The case Catherine takes on in this episode brings her back in contact with attorney Adam Novak, whom she first encountered in season five's "Weeping Willows". Novak, who's played by Marg Helgenberger's real life husband, Alan Rosenberg, initially seems just as sleazy as ever, but by the end of the episode, he appears to be genuinely impressed (and shocked) that Catherine has managed to tie Finch to two other murders. Catherine even seems willing to give him a second chance, suggesting he represent Robert Guffey, who really is innocent of the murders he stands accused of, as opposed to the creepy Finch.

Getting back to Grissom's departure, the CSI's toughest goodbye comes at the end of the episode, when he has to bid farewell to Sara. We've seen so little of their relationship on screen, which, while not out of the ordinary for a CSI show, does make the scene feel off. We know so little of the couple's intimate life, but it's seems wrong somehow that Grissom leaves with a mere goodbye. There's no physical contact between them, and while Jorja Fox conveys that Sara isn't thrilled about Grissom's plans, Sara doesn't seem angry in a way that would make Grissom hang back and not give her a warmer goodbye. Even Nick got a hug (albeit an involuntary one on Grissom's part)! Doesn't Sara deserve the same?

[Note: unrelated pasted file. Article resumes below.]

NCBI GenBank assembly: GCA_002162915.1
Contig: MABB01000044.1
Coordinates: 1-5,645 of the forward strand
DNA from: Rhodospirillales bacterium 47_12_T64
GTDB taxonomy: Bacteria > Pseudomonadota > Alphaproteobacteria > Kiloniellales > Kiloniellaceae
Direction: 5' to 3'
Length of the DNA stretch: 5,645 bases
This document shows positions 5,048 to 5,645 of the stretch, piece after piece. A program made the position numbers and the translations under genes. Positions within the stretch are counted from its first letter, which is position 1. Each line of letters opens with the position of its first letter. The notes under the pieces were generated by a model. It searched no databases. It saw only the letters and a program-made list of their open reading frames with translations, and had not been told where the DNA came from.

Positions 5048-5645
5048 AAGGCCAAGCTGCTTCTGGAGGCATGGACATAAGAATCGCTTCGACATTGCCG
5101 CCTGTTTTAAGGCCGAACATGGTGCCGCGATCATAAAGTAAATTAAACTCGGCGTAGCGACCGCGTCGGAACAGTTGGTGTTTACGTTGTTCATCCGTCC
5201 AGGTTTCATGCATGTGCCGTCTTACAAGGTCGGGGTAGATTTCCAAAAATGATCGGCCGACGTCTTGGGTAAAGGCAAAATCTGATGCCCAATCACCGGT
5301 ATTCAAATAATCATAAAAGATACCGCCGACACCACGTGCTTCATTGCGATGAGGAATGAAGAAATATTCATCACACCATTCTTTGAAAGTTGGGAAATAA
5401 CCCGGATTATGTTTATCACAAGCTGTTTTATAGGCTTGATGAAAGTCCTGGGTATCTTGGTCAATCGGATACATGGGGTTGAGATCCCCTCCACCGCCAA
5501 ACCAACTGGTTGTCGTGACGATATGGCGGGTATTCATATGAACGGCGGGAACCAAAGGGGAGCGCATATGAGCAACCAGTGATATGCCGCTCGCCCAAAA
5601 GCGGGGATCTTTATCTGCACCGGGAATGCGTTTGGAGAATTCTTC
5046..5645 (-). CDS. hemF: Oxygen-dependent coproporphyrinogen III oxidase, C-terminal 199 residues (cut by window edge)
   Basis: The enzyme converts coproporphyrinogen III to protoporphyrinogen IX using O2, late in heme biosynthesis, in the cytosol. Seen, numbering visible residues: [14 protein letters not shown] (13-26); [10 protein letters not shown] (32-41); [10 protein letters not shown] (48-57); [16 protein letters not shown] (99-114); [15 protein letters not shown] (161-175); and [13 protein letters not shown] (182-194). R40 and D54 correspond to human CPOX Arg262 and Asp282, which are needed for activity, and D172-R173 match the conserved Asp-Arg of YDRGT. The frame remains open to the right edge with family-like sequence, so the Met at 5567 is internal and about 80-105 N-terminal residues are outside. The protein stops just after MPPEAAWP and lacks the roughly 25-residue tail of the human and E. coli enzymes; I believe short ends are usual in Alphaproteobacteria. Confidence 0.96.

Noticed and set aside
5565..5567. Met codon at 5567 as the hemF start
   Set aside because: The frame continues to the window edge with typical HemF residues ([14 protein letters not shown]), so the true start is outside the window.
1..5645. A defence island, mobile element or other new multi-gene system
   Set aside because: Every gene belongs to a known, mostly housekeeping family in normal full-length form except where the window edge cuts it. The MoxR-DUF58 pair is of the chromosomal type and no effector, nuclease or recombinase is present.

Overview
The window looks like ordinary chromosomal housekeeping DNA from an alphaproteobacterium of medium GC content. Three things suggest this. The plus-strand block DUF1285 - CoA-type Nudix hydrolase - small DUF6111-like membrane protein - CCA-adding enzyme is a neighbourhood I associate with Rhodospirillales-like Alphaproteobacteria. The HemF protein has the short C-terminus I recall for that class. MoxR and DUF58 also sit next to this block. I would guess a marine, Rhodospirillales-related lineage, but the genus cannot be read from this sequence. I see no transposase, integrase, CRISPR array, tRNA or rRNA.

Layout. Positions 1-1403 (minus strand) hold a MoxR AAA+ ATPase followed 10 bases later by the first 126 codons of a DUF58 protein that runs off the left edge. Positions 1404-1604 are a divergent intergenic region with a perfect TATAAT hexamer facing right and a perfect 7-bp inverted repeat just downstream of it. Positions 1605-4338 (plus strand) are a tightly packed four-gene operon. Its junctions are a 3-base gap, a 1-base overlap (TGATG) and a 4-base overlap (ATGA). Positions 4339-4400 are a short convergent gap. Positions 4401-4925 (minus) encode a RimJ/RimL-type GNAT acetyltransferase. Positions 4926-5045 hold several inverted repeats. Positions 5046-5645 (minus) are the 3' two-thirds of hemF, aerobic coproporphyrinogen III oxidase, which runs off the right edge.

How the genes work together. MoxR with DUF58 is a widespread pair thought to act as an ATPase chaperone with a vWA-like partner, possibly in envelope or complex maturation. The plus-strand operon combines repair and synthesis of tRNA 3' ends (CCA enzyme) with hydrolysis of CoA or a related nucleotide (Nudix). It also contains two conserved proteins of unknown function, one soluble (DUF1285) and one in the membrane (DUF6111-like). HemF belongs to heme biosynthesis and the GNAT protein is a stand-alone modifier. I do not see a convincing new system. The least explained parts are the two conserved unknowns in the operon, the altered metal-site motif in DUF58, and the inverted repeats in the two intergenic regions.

Up until this point, I've enjoyed the couple's professionalism at work. I like that they aren't overt--both Grissom and Sara are private people, and if they were canoodling all over the office, it would definitely feel off. But Grissom is leaving for a month--it's not an eternity, but I expected a little more from his goodbye to Sara. I liked the moment where he told her he'd miss her, but I expected a little more from the taciturn CSI. He's been with Sara for months now, and their scene at the end of "Way to Go" suggested he's opened up quite a bit to her. It would have made more of an impact (and felt more realistic) if they'd at least hugged.

Grissom will have a lot on his plate when he returns: the end of the episode reveals that the miniature killer has struck again. It seems the case, which was wrapped up awfully neatly in "Loco Motives" wasn't quite so clean cut after all. Was Ernie Dell actually the killer at all? Was he an accomplice or merely someone the killer manipulated into throwing the CSIs off his scent...at least for a while. Obviously not forever, since the act of mailing a miniature to Grissom is basically announcing that he (or she?) is still alive, and killing. Let's hope Grissom gets plenty of rest on his sabbatical, because he's going to need it to catch this killer. Just a hunch--the key lies in the doll photo that keeps popping up in every miniature.

In the meantime, we're Grissomless for four episodes, but CBS is already stirring up interest in the man who will briefly step in for Grissom--Michael Keppler, played by Liev Schrieber. Those curious about Keppler can check out CBS's site, Who Is Keppler site, which features a few clips from the next new CSI episode, "Sweet Jane".

Discuss this reviews at Talk CSI!

Find more episode info in the Episode Guide.


Kristine Huntley is a freelance writer and reviewer.